The questions that arise are: if the arrival of Islam in the region could be traced to the 19th century: say between 1880 and 1900 when it is believed to have begun at the Igbo Eze division of Nsukka in the present Enugu state and some parts of Owerri capital of Imo state, how many Igbo have embraced Islam compared to the fast spread of Christianity in the North? Again, what is it that makes the Reverend think that Islam operates in almost cult-like nature? Is it because the Igbo Muslims are extraordinarily patient amidst alleged denials or because they do not mount loud speakers on daily basis along the roads and in every empty spaces to attract audience or praise God? It may be, too, because they do not speak in one voice because of their divided house.

What is, however, paramount is that Muslims should come together to advance the cause of their belief in their own land. This task demands manpower and funding because history has shown that both Christians and Muslims are not the original dwellers of the area, but the Christians have dominated the place through heavy support from their brethren both home and abroad.

Even Christianity and its followers have their core setbacks in Igboland. The Reverend Nnorom thus acknowledges, “…All the same, it is, however, in the cultural and religious realms that we face the greatest danger to our survival as a people. Culturally, the Igbo are an endangered species, a gloomy and frightening prospect that is a product of the increasing criminal neglect of the Igbo language and heritage by the Igbo themselves. But even by far more troubling is the state of our double religious heritage: Traditional Igbo Religion (TIR- also known as Odinani) and Christianity. The former is gradually becoming extinct, while the latter is yet to be fully born. Thus we are an “usuistic people,” (like ụsụ, the bat- neither an air nor a land animal) – confused, divided and caught between the primal and irresistible force of our ancestral faith and the young and brash attractions and promises of a novel and universal religion. In fact the present state of Christianity in Igboland is not unlike the situation in North Africa before the Islamic conquest: Booming and prosperous in terms of numbers and physical infrastructures but foreign and weak in terms of spiritual compatibility with Igbo culture. This is because Christianity, the overwhelmingly predominant religion of Ndigbo, is yet to become Igbo culture. And until religion becomes culture, it lacks the spiritual, philosophical and ideological powers that facilitate its ability to discharge its social and historic functions, especially in times of crisis.”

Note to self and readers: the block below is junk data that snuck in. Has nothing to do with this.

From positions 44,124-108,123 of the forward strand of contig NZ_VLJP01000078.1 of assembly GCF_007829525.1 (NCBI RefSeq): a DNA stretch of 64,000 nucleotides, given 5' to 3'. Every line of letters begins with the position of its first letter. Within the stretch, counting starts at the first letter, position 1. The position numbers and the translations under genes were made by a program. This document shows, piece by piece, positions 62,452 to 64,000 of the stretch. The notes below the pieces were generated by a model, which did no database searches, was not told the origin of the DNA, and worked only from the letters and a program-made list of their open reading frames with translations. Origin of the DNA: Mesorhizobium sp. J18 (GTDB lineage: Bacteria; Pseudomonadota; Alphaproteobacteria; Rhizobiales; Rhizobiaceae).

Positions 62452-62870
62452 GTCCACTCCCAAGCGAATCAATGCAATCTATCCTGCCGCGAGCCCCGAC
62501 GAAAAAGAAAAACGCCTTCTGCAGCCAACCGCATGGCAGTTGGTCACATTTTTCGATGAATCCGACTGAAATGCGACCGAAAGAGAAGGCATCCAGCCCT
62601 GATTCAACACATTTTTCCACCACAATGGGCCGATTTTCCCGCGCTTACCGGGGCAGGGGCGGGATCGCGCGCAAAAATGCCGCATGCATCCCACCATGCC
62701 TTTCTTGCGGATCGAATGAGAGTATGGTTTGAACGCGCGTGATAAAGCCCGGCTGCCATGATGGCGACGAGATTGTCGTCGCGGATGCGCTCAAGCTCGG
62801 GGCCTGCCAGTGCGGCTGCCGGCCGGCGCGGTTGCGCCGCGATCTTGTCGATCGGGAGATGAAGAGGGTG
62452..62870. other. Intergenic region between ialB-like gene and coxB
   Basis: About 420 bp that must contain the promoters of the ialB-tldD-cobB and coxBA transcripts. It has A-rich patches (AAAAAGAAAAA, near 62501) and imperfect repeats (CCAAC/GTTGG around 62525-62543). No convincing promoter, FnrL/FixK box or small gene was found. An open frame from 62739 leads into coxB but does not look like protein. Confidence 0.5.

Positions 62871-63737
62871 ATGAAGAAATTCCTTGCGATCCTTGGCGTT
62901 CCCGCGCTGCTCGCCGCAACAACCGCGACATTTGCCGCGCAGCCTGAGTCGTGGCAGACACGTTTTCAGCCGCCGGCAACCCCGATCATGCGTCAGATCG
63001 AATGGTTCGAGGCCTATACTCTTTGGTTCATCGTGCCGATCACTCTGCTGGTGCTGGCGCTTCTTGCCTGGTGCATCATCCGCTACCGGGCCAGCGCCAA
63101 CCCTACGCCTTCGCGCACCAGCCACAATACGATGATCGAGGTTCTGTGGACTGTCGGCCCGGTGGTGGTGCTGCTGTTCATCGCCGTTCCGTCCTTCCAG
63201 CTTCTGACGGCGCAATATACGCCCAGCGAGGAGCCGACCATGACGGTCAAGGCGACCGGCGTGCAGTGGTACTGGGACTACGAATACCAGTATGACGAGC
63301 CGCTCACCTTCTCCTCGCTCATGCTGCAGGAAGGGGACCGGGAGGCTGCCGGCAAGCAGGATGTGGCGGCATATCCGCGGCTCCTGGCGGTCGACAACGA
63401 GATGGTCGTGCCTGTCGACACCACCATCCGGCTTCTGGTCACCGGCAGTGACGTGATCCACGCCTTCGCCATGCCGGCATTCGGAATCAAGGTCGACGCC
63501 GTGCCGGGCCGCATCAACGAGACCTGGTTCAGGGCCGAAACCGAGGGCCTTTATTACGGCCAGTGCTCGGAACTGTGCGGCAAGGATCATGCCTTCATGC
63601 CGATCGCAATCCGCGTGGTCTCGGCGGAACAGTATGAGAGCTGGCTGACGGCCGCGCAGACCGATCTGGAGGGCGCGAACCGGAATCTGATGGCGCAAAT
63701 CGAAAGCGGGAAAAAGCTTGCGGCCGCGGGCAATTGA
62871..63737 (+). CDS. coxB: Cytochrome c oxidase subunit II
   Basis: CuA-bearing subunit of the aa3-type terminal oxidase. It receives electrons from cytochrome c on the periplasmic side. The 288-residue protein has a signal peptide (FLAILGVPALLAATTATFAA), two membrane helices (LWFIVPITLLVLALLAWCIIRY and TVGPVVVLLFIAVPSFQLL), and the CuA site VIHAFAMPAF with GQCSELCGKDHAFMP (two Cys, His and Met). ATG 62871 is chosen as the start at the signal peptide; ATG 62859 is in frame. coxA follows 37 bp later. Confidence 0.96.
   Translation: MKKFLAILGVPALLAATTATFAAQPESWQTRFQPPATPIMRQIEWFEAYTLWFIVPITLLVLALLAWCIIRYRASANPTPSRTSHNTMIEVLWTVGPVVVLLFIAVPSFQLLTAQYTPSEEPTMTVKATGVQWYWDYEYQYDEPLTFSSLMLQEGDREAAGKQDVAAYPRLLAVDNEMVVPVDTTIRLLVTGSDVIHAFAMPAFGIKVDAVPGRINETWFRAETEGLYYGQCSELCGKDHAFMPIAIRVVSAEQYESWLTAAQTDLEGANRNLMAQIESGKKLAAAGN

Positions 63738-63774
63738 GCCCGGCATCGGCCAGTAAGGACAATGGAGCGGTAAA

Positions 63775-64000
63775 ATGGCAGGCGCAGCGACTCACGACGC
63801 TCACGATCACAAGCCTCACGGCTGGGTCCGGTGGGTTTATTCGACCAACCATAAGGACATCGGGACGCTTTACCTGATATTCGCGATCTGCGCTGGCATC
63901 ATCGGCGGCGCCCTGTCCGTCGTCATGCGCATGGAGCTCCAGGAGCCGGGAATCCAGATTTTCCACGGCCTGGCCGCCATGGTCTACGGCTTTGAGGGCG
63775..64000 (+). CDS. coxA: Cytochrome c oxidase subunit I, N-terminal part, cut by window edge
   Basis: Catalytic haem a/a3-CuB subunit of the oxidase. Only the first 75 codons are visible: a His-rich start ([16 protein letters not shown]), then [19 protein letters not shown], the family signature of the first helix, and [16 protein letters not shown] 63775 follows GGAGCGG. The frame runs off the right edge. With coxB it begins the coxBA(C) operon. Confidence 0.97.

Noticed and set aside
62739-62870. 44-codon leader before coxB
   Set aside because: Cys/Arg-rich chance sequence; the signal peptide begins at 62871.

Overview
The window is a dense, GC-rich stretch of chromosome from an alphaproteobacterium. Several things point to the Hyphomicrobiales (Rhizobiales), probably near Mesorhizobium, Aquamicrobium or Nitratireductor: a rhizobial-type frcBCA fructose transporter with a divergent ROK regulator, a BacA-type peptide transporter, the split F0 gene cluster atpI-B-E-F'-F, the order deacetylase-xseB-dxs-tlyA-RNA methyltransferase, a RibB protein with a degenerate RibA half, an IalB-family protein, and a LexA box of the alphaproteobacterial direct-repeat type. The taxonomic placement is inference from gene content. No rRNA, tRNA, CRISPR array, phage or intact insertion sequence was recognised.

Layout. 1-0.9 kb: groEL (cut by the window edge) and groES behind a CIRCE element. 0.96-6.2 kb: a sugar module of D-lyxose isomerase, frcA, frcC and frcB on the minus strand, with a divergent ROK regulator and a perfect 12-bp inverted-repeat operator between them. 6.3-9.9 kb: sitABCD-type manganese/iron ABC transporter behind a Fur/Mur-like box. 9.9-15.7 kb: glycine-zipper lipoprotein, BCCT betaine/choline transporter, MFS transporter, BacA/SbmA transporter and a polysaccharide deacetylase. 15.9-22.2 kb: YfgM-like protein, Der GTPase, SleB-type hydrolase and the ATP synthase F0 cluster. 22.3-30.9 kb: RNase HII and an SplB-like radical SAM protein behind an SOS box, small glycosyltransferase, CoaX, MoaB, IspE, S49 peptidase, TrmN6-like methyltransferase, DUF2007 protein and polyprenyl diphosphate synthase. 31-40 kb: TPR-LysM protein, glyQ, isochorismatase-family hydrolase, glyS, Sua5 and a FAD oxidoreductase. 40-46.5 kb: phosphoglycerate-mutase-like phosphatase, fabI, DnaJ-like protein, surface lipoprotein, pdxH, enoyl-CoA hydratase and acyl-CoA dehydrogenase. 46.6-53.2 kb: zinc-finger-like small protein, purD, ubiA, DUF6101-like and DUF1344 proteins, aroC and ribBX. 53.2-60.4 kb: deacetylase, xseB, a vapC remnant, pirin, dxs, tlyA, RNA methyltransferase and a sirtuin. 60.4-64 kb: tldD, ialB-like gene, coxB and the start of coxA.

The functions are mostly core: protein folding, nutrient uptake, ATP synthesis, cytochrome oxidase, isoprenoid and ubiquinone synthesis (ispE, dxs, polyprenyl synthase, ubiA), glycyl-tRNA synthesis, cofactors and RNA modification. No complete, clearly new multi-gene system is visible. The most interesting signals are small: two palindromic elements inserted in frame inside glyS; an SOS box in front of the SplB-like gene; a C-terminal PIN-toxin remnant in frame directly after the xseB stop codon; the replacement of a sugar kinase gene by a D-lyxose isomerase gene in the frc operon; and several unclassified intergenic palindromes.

Therefore, instead of quarrelling over trivialities, Muslims of the East should engage in diverse professions, fundamental researches and data generation, survey of occurrences for development and maintenance of good norms and practices, opportunity, management, knowledge and information processing.

Also, the establishment of da'wah machinery, fostering good relation between the Muslims and non-Muslims, promoting unity and understanding among themselves with their full socio-economic and political empowerment, reaching out to policy makers through the Nigerian leadership, transparent commitment to the cause of Islam, scholarships for Islamic programmes in both print and electronic media in the area and establishment of a Da'wah Trust Fund would turn the pendulum of da'wah in the right direction.

These should be done by the Igbo Muslims themselves. They have to put their personal differences aside and discover why the Almighty Allah has made them Minorities in their environments. They should not expect too much from anyone except from themselves. The misery condition of the world shows that only those who struggle get their right, however long.

However, despite the fact that da'wah work has not much been aggressively pursued, the simplicity, manners and dealings of the Muslims in the regions have been extremely fruitful in spreading the religion. The Muslims must preach and display peace, truth, equality and justice which accord their religion the strength and confidence to spread naturally.

Muhammad Ajah wrote from the FCT, Abuja ([email protected], 08055247005)

\
Development / Accra / Ghana / Africa / Modernghana.com